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Decision No. 15,314

Appeal of P.W., on behalf of her son J.W., from action of the Board of Education of the City School District of the City of New York regarding educational placement.

Decision No. 15,314

(October 18, 2005)

Michael A. Cardozo, Corporation Counsel, attorney for respondent, John P. Hewson, Esq., of counsel

MILLS, Commissioner.--Petitioner appeals the refusal of the Board of Education of the City School District of the City of New York ("respondent") to admit her son, J.W., to one of its specialized high schools. The appeal must be dismissed.

J.W. took the entrance examination for fall 2003 admission to respondent's specialized high schools, Brooklyn Technical High School, Stuyvesant High School and Bronx High School of Science, but he did not qualify. During the 2003-2004 school year, J.W. lived with his father in Seattle, Washington and attended school there. Petitioner then requested that respondent admit J.W. to the eleventh grade at Brooklyn Technical High School or Bronx High School of Science for the 2004-2005 school year. Her request was denied, and this appeal ensued. Petitioner's request for interim relief was denied on September 15, 2004.

Petitioner asserts that respondent should place her son at one of the three specialized high schools because placing him elsewhere would be detrimental to his education. She requests that respondent administer the entrance examination to her son or assess his ability based on his academic performance. She also requests that respondent amend its admission policy to accommodate transfer students.

Respondent asserts that the Education Law requires that admission to these schools be based on an achievement exam and petitioner's son is no longer eligible to take the entrance examination which is limited to eighth and ninth grade students.

Education Law �2590-h(1)(b) provides that admission to New York City's specialized senior high schools must be conducted in accordance with the law in effect on the date preceding its December 31, 1996 effective date. The statute governing admission to these schools in effect on that date, former Education Law �2590-g(12)(b), provides that:

(b) Admissions to the Bronx High School of Science, Stuyvesant High School and Brooklyn Technical High School and such similar further special high schools which may be established shall be solely and exclusively by taking a competitive, objective and scholastic achievement examination, which shall be open to each and every child in the city of New York in either the eighth or ninth year of study, without regard to any school district wherein the child may reside. No candidate may be admitted to a special high school unless he has successfully achieved a score above the cut-off score for the openings in the school for which he has taken the examination. The cut-off score shall be determined by arranging the scores of all candidates who took the examination and who then commit themselves to attend the school in descending order from the highest score and counting down to the score of the first candidate beyond the number of openings available.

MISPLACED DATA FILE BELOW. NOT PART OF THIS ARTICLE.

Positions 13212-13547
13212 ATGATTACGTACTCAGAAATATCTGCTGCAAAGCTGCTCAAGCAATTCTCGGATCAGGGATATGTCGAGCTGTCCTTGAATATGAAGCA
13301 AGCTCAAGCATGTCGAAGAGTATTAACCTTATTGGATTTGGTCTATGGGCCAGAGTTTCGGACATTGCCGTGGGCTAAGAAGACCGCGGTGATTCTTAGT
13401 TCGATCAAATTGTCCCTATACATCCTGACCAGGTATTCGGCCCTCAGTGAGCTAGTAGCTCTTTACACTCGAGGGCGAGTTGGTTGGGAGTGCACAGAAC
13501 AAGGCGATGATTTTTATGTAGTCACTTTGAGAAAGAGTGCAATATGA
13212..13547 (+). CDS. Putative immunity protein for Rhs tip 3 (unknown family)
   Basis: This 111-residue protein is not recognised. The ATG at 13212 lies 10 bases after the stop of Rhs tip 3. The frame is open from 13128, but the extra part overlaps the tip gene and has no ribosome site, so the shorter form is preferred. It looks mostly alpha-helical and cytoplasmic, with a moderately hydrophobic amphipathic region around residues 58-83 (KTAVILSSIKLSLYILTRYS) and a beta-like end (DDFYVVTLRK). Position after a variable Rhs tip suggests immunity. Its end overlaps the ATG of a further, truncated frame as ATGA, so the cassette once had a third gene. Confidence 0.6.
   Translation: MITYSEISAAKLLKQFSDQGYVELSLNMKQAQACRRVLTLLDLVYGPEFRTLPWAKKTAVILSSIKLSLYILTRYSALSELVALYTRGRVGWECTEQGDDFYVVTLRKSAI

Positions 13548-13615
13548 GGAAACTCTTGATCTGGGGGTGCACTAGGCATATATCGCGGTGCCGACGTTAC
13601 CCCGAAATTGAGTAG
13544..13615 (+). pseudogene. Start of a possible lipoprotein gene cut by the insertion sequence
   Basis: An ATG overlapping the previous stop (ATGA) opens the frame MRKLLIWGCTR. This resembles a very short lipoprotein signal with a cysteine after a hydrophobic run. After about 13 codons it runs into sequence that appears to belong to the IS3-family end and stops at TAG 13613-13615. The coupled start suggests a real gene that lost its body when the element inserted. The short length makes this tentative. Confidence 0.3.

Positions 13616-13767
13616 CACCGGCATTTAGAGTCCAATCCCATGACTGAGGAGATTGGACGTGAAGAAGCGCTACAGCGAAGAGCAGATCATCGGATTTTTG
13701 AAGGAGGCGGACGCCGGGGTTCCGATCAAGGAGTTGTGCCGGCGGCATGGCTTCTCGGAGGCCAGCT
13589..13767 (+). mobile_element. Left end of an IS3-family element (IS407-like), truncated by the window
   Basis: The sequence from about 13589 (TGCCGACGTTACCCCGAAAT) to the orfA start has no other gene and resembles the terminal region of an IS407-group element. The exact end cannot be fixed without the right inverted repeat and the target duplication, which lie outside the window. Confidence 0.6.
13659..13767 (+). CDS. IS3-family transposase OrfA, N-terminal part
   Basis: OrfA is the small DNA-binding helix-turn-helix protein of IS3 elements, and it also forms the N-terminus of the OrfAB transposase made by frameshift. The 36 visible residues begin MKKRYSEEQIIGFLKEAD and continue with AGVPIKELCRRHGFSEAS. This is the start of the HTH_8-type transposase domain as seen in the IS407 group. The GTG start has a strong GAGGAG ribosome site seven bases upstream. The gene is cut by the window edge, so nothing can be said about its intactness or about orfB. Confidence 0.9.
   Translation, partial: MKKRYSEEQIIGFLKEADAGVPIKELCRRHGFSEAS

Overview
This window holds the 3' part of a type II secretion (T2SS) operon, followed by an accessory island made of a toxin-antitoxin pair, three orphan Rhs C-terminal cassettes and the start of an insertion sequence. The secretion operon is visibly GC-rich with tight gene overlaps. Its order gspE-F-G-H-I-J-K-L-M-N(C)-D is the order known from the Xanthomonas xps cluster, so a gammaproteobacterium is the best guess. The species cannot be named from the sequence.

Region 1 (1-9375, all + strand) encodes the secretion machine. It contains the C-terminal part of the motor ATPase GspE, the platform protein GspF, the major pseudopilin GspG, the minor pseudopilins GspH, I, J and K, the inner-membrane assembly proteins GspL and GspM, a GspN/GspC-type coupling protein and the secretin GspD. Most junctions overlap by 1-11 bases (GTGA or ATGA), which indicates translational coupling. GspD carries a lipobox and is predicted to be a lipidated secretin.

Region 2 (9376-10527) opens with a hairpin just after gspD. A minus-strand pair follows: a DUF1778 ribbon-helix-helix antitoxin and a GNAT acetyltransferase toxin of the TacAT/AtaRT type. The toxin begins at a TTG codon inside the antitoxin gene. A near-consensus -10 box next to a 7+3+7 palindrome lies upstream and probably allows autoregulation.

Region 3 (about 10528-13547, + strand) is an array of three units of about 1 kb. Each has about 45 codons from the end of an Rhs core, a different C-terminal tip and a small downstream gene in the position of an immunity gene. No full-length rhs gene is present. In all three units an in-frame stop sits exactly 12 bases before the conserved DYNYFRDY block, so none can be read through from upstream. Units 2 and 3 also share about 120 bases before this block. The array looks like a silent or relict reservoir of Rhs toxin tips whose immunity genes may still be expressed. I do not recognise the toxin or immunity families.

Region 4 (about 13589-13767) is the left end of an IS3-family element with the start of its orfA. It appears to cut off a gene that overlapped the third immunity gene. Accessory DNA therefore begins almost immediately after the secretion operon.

Petitioner does not dispute that her son failed to achieve the required test score for admission to the specialized high schools in the fall of 2003, and she provides no authority to permit her son, who is now beyond his ninth year of study, to take the examination or obtain a waiver. In an appeal to the Commissioner, a petitioner has the burden of demonstrating a clear legal right to the relief requested and the burden of establishing the facts upon which petitioner seeks relief (8 NYCRR �275.10; Appeal of Romeo, 44 Ed Dept Rep 149, Decision No. 15,128; Appeal of Patton, et al., 42 id. 226, Decision No. 14,832; Appeal of Pope, 40 id. 473, Decision No. 14,530). I find that petitioner has not met this burden.  Her assertion that placement at a school other than one of the specialized schools would be detrimental to her son's education does not establish that respondent acted in an illegal, arbitrary or capricious manner.